Jumping Spider

The Jumping Spider, (Sitticus palustris), is a diurnal animal with excellent eyesight, that pursues its prey and leaps upon it. It has an all-round view of its surroundings because of its large, central, front eyes. It is about the size of a 20c piece when fully grown, with pin size legs. There are many different species but all jump and turn their heads separately from their bodies to look at objects. They live in houses and gardens and are most common in Summer, Australia wide. It is a roving spider but hangs from web lines at night. It rarely bites people and causes only mild local pain.

Australia has about 250 species of Jumping spiders. Tufts of hair behind their claws give the Jumping spider non-skid footing. A Jumping spider may high jump 20cm or more and can leap 25 times its own body length. Its trailing silken safety line keeps it stable in flight as well as catching it if it falls.

A male Jumping spider courts a female by "dancing" to display any special markings, like the Peacock spider. For more images of Peacock spiders by Michael Doe, click hereThe male of one Jumping spider, the Gliding spider can extend hair-fringed flaps from the sides of its abdomen which help it glide while leaping.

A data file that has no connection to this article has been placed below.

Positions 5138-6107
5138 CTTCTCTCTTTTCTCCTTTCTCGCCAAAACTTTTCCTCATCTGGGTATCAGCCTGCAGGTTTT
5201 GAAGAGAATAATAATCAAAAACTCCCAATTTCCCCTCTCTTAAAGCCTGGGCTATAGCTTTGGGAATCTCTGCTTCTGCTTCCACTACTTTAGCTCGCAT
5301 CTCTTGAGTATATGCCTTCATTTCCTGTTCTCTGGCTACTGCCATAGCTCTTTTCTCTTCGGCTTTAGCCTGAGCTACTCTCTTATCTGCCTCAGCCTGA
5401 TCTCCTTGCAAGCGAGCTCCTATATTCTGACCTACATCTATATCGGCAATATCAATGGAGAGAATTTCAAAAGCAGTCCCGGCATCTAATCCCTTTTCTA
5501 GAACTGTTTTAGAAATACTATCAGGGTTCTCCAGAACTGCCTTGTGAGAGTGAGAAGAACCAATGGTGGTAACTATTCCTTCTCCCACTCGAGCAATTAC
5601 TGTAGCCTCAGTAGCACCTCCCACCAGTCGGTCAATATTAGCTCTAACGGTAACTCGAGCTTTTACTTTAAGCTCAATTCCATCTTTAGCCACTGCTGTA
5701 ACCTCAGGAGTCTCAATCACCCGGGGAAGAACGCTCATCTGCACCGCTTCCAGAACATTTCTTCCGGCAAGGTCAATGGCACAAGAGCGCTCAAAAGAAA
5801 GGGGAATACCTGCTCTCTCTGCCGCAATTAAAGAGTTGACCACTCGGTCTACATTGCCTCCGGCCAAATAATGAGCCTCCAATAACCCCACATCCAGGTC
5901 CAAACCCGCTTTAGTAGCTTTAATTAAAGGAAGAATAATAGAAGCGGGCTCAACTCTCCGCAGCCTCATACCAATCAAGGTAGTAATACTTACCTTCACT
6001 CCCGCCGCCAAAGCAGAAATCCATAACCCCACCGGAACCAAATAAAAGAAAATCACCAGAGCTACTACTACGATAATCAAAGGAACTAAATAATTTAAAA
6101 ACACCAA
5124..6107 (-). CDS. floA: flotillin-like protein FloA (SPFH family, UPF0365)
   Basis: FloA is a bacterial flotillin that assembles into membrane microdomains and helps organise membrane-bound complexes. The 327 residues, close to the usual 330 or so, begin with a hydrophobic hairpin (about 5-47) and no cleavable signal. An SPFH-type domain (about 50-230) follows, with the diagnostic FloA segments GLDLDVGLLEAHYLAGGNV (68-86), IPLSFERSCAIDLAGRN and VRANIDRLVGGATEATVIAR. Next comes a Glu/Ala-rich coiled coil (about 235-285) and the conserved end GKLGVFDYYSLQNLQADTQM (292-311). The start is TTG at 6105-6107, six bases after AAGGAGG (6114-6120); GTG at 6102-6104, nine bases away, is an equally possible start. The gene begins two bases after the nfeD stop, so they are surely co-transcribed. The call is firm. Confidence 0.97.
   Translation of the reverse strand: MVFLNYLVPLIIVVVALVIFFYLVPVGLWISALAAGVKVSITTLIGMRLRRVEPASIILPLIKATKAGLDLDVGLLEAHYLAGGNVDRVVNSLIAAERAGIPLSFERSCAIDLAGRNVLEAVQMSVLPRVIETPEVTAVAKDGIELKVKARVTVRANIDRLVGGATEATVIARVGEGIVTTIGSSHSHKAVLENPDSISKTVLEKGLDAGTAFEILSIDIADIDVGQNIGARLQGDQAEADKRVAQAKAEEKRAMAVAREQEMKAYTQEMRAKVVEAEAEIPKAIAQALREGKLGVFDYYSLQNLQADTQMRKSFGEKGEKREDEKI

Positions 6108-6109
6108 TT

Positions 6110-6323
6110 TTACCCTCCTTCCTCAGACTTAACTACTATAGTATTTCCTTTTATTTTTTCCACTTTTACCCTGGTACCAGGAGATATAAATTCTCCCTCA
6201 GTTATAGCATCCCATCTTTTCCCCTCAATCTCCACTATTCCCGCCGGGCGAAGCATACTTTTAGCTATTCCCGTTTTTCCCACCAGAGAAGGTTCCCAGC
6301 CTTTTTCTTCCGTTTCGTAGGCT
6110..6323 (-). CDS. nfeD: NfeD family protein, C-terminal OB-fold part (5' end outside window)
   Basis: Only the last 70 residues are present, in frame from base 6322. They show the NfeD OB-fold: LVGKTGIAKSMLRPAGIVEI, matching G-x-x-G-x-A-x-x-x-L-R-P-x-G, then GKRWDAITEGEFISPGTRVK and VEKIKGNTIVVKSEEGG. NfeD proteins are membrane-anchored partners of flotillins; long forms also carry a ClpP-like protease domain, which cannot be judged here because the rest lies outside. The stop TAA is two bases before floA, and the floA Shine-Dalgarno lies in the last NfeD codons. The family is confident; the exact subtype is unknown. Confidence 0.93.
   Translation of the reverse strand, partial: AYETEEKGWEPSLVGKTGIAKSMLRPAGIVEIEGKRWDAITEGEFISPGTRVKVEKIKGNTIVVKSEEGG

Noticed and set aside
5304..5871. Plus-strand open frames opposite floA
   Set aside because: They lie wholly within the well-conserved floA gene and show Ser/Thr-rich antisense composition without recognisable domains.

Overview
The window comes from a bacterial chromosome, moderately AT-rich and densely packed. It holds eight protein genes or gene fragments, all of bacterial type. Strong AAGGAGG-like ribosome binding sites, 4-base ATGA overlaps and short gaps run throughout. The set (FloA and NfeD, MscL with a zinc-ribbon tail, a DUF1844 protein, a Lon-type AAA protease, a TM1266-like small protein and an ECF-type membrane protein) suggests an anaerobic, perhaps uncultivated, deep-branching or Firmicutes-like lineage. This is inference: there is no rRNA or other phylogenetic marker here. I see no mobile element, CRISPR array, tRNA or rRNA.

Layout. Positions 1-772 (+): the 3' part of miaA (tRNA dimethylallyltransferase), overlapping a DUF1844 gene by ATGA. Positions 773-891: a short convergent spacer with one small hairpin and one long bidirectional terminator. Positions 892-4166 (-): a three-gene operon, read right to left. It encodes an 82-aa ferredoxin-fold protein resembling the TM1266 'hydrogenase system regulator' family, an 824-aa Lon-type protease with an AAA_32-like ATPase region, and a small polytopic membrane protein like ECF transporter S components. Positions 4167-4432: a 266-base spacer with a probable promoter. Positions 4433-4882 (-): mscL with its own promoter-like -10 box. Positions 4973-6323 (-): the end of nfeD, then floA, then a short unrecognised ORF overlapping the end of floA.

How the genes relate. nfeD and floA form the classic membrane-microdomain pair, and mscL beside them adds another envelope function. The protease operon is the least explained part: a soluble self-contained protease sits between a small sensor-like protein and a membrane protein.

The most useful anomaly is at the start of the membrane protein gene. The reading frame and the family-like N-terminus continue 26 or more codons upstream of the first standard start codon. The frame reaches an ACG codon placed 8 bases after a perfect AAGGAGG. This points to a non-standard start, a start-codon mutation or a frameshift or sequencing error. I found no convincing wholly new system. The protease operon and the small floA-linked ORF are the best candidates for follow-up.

One of the main enemies of the Jumping spider is the spider-eating wasp. This wasp will catch Jumping spiders and stock their cells up with Jumping spiders as food for their larvae. 

On average, one cell may contain up to 10 Jumping spiders.

Hi! Glen this is a little guy named Tappy. Here are some shots see if you can use them.- Rich Swanner (Click for a larger view)

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These 4 spiders are the Daring Jumping Spider found a lot in USA - Photos  - Rich Swanner

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Click here for more photos of Jumping Spiders.

Information and pictures were taken from children's projects and where credited to that child does not claim to be original information. Where possible, permission to reproduce has been sought. Any infringement of copyright is purely unintentional.